Turkey Pulse

Culture alert: Music mixed with history in August

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Article Summary
Some of the August festivals in the Middle East take place in spectacular settings, from Cairo to Byblos to Troy.

It's festivals, festivals and more festivals in the Middle East throughout the month of August, with several combining impressive artists with dramatic historical settings. The Byblos International Festival, Lebanon's oldest and probably the most famous of them, continues its tradition, while events elsewhere in the region range from puppet theater in Tehran to piano concerts in the Dardanelles.

From Beiteddine to Byblos: Lebanon's Byblos International Festival continues through Aug. 24, with concerts performed on a seafront stage in the ancient coastal city with its landmark Phoenician temple. This year's mix of Lebanese and international artists includes the pop duo The Chainsmokers, Greek singer Nana Mouskouri and Lebanese composer, singer and oud player Charbel Rouhana

The Beiteddine Arts Festival is another Lebanese event produced in a splendid setting. Held in a 19th-century palace 28 miles from Beirut in the Shouf district of Mount Lebanon, the festival’s 23rd edition was headlined on July 30 by singer and former French first lady Carla Bruni. There's still an opportunity to visit the palace, Aug. 9-11, to catch the last event of the festival, a performance by Cirque Eloize, a Montreal-based troupe of acrobats and multidisciplinary artists who challenge the limits of the performing arts with inventive stage design and video projections.

While attending the festival, you can also take in 300 works by prolific Lebanese caricaturist Pierre Sadek. If you missed “Picturing History,” an exhibition of his political cartoons presented earlier this year at Beirut’s Sursock Museum, this is your chance to see some of the works displayed there. According to the festival's website, “Pierre Sadek's work is timeless, it constitutes a meticulous record of the history of a country and a region in political, existential and violent turmoil, documenting the names, faces and events that captured the world’s attention during a time of tumult.”

Bibliotheca Alexandrina — More than a library: If you're in Cairo this month, the Bibliotheca Alexandrina (BA) is the place to visit. The culture and arts complex dedicated to recapturing the spirit of openness and scholarship of the original Library of Alexandria houses four museums and several permanent exhibitions, including one on Arabic calligraphy. The BA holds its annual International Summer Festival, a medley of outdoor theater, concerts and shows, July 16-Aug. 18. One of the festival's main events is the final performance, featuring the award-winning and Arab Idol champion Carmen Soliman and orchestral maestro George Kolta.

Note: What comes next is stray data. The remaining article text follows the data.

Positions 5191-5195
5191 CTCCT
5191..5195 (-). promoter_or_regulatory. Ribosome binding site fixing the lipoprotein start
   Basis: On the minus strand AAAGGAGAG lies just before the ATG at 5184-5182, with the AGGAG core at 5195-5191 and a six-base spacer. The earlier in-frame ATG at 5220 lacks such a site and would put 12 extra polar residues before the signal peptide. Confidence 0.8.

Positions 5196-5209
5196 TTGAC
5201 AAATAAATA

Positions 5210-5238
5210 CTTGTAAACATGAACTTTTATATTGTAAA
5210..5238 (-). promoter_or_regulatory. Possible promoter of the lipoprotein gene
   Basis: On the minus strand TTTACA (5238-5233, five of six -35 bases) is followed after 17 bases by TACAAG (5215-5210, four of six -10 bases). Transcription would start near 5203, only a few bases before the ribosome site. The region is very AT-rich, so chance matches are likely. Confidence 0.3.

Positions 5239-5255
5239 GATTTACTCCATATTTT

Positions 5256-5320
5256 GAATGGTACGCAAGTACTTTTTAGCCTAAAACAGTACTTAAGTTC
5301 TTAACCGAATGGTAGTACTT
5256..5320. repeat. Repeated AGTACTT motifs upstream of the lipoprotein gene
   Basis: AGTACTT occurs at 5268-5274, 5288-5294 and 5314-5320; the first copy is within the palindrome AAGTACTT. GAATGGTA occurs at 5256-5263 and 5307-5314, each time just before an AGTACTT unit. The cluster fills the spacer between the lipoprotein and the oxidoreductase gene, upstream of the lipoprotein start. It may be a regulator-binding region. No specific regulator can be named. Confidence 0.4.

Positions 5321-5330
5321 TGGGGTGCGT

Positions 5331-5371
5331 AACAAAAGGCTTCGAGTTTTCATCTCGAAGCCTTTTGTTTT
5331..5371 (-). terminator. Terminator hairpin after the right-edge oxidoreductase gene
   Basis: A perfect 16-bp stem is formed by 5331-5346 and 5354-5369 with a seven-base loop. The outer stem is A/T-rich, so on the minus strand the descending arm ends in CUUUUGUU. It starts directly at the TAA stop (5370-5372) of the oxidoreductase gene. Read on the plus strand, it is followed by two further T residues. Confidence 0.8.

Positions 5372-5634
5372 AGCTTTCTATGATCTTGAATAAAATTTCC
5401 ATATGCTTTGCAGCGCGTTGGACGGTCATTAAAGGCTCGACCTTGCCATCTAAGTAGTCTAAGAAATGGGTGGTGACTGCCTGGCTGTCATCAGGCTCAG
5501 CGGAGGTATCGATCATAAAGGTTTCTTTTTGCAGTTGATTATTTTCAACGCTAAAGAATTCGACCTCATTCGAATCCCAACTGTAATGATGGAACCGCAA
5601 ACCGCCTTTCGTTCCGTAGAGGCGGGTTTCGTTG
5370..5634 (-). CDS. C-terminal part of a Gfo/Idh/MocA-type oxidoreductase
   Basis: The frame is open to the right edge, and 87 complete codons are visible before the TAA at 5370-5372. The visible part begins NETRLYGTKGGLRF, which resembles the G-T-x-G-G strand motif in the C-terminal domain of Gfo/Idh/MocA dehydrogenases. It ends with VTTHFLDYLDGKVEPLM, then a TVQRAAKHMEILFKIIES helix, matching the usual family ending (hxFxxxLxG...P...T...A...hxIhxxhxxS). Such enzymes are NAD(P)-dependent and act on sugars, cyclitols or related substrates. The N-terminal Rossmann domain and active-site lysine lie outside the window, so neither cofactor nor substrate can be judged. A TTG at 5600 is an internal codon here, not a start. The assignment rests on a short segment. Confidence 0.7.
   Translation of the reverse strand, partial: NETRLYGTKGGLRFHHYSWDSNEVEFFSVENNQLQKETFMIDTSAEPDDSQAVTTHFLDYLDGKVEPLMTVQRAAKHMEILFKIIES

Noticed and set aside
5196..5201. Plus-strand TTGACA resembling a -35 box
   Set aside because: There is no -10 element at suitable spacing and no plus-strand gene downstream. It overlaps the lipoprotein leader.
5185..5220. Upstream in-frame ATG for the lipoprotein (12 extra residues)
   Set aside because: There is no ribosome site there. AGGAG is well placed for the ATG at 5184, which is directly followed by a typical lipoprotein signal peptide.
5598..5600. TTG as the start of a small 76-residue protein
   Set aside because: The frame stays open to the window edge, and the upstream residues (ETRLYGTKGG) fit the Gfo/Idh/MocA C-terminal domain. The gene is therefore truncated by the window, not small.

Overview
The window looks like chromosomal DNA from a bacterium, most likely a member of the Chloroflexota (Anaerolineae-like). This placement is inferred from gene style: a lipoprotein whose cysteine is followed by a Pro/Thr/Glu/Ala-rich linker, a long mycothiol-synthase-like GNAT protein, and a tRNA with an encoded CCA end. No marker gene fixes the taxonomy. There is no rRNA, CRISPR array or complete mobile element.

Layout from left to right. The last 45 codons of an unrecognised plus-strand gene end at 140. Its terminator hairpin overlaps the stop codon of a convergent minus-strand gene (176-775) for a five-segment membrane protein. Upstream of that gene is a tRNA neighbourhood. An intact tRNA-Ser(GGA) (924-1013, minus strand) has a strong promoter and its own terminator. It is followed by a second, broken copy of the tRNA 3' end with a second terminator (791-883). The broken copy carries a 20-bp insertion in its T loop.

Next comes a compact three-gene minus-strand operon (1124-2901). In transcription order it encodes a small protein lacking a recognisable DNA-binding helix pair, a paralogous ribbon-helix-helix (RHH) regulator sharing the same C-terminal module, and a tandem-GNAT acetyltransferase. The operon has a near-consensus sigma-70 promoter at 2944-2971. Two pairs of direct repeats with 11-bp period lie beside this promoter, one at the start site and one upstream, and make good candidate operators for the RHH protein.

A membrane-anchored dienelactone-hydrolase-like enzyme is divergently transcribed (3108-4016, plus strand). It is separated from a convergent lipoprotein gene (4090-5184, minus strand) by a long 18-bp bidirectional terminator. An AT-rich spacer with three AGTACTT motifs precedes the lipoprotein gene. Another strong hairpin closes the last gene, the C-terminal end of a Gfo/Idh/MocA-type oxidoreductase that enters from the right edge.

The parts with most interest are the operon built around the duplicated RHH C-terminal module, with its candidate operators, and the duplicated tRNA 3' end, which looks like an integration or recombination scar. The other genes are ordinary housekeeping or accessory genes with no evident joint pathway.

The BA's current exhibition, “Life Journey: Adam Henein and Ramses Marzouk,” presents Egypt’s recent past through the eyes of a sculptor and a cinematographer. On display is a statue of the Egyptian diva Umm Kulthum by Adam Henein, one of Egypt’s best-known sculptors abroad. Also presented are photographs of Egypt’s monuments and its working classes by Ramses Marzouk, who has worked as a director of photography on more than 50 films. The exhibition runs through Aug. 27.

The resurrection of Troy: Turkey’s Ministry of Culture and Tourism has declared 2018 the Year of Troy to celebrate the 20th anniversary of UNESCO adding the ancient site to its World Heritage List. The occasion is being marked with a series of events, including a UNESCO Conference at Canakkale, the port and site of the ancient northwestern city.

The Year of Troy celebration gives a unique zing to this year’s annual International Troy Festival, held Aug. 9-13 and this year featuring Turkish pianist Fazil Say, who will premiere his 40-minute “Troy Sonata.” Other names performing at the festival include French crooner Dany Brillant and Greek composer and musician Eleni Karaindrou. The program also offers theater performances and art shows.

Pulling strings in Tehran: Puppet theater has long held a place as a tangible art form amid Iran's rich cultural heritage, and a contemporary festival honors the tradition. The 17th edition of the Mobarak International Puppet Theater Festival takes place Aug. 23-29 in Tehran, bringing together dozens of Iranian puppet troupes along with groups from abroad, including from France, Taiwan, the Netherlands and Afghanistan.

Nazlan Ertan is Al-Monitor's culture editor. She is a Turkish blogger, journalist and editor who has worked in Ankara, Paris and Brussels for various Turkish and international publications, including the Hurriyet Daily News, CNN Turk and BBC Turkish Service. She served as culture and audiovisual manager for the European Union delegation to Turkey, director of the EU Information Centre in Ankara and director of communication, culture and information in Turkey’s Ministry for European Affairs.

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